10 Tips To Understanding & Segmenting Your Organic Traffic
All too often when I take on new SEO clients, I find that most of them do not have Google Analytics set up correctly. Incorrect Google Analytics implementations (often) lead to incorrect data, which in turn can lead to incorrect assumptions about organic traffic, SEO strategy, and how organic visitors convert on a site. I’ve […]
All too often when I take on new SEO clients, I find that most of them do not have Google Analytics set up correctly. Incorrect Google Analytics implementations (often) lead to incorrect data, which in turn can lead to incorrect assumptions about organic traffic, SEO strategy, and how organic visitors convert on a site.
I’ve compiled ten of my top suggestions here on how to use Google Analytics properly to better understand the organic traffic that is coming to your site. In turn, you can use that information to continue to develop your SEO strategy.
1. Consider Putting All Site Traffic For A Website Under One Google Analytics Property ID
One of the more common mistakes I find in Google Analytics implementations occurs when sites use different property IDs across the same site to segment data in profiles.
This is common, for example, with sites that are software-as-a-service (SaaS) sites or customer portal sites, where customers log in to a separate area of the site to access software or customer service information. In the site owner’s mind, having separate IDs allows the site owner to separate that traffic and understand how each area of the site performs.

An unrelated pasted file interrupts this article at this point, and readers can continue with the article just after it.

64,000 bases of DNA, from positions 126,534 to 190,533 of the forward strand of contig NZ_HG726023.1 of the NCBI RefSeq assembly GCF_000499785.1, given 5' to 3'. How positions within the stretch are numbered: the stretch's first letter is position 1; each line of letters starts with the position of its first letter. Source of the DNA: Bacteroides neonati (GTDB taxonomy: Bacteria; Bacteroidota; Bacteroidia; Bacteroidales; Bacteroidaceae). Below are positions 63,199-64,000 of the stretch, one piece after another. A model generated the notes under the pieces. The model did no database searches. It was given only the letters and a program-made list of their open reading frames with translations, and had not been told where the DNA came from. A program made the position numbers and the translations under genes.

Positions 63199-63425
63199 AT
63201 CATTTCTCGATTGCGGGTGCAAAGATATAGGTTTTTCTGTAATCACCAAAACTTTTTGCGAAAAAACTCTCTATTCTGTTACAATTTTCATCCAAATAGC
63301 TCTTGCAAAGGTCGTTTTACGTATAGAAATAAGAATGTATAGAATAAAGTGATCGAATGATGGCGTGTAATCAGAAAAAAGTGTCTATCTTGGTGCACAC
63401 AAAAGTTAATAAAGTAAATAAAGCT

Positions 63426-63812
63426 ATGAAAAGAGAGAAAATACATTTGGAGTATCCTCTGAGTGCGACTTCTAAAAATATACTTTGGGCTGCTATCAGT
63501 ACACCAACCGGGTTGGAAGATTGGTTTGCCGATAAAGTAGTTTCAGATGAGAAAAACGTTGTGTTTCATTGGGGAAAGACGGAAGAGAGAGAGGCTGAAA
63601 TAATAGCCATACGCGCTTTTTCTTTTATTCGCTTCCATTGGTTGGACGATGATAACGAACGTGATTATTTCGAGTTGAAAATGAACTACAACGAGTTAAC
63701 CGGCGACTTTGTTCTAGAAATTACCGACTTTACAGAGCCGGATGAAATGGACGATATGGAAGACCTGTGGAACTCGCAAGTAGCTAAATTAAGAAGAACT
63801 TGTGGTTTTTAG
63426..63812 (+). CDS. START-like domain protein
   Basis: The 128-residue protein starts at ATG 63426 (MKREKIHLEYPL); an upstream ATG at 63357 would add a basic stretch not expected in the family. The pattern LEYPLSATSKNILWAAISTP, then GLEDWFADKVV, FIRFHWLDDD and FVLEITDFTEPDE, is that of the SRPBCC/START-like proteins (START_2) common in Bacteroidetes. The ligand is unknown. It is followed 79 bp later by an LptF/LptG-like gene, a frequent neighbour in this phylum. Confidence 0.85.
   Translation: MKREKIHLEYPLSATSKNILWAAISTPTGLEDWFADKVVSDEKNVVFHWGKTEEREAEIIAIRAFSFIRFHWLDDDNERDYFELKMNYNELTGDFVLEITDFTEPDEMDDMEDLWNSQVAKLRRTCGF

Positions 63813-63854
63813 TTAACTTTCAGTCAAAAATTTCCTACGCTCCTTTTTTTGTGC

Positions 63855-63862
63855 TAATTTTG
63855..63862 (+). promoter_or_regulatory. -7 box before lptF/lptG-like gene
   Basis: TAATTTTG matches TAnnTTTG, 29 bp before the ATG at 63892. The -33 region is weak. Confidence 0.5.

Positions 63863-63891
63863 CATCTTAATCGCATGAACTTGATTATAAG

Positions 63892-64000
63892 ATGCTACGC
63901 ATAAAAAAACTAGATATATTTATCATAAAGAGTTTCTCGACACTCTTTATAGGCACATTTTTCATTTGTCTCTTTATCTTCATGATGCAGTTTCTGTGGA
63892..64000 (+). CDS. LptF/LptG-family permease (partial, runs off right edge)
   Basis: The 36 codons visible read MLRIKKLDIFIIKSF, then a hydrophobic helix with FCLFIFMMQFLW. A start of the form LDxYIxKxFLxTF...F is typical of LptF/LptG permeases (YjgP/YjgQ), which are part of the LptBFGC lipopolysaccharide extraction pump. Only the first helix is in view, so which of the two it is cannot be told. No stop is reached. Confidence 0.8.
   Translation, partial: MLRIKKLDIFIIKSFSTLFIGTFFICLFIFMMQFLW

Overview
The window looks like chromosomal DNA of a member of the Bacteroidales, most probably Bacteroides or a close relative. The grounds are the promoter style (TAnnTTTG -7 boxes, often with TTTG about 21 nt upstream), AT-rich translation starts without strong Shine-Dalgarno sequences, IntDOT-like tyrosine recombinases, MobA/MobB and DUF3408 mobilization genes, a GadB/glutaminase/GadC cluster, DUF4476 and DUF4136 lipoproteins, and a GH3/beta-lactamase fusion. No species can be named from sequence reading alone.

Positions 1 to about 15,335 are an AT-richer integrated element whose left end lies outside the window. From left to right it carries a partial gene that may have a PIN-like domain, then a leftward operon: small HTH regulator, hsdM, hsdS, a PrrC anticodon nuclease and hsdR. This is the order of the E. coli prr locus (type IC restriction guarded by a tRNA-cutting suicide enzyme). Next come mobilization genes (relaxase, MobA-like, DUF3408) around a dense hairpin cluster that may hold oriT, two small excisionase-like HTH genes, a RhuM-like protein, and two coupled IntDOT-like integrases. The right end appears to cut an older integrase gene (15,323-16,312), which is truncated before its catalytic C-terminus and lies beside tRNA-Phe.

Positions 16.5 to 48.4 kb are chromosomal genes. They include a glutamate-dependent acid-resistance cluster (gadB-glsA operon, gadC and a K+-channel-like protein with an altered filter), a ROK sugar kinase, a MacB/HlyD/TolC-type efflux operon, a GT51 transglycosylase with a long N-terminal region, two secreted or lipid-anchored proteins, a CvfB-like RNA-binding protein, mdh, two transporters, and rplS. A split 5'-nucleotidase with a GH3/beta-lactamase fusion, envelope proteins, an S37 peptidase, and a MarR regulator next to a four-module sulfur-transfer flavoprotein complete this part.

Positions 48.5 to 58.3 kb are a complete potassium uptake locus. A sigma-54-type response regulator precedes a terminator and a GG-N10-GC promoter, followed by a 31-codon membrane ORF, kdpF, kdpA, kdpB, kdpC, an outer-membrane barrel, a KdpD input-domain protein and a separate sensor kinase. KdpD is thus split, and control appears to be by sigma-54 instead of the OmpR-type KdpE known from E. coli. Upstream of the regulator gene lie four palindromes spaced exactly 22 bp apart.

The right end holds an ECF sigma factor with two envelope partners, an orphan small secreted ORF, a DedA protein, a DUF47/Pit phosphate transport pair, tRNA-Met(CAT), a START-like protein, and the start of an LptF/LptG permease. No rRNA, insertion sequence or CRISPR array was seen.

Unfortunately, taking this approach can actually lead to incorrect data. In the case of a SaaS client that recently came on board, five percent of the site’s traffic was incorrectly being reported as referral traffic — simply because the Google Analytics ID in the product did not match the ID for the main website. Having separate IDs also means that data becomes lost when transitioning IDs.
There’s a lot of misunderstanding about how Google Analytics profiles are set up and organized. Similar to Google AdWords, there is a hierarchical structure to Google Analytics:
2. Set Up Goals
All too often, we’re too concerned in SEO with rankings. Yet, what we truly want to know as marketers is: does our SEO traffic convert? And can we increase converting traffic? Goals allow us to begin to measure that.
I’m always surprised at how few companies utilize goals in Google Analytics or don’t have them set up properly. By setting up goals in Google Analytics, you’ll be able to better ascertain if your organic traffic is meeting the goals you have for it. Goals can be just about anything on your site, and there are 20 you can use, so use them! Find out if your organic traffic is truly performing.
To learn more about how to set up goals, click here.
3. Activate E-Commerce
If you sell products on your website, you should definitely be using this tool! The e-commerce module in Google Analytics goes a step beyond goals in that e-commerce website owners can view actual sales data alongside typical Google Analytics data.
To learn more about how to set up e-commerce in Google Analytics, click here.
4. Enable Bot Filtering
This is a new addition to Google Analytics that allows site owners to filter out known bot and spider traffic from the analytics results. While you may at first seem nervous about filtering out this data and what repercussions it may have on your total organic traffic stats, it’s important to isolate the behaviors of the organic traffic that truly has the potential to convert and become customers.
Bot filtering is a setting found on the property level in “Property Settings.”
5. Set Annotations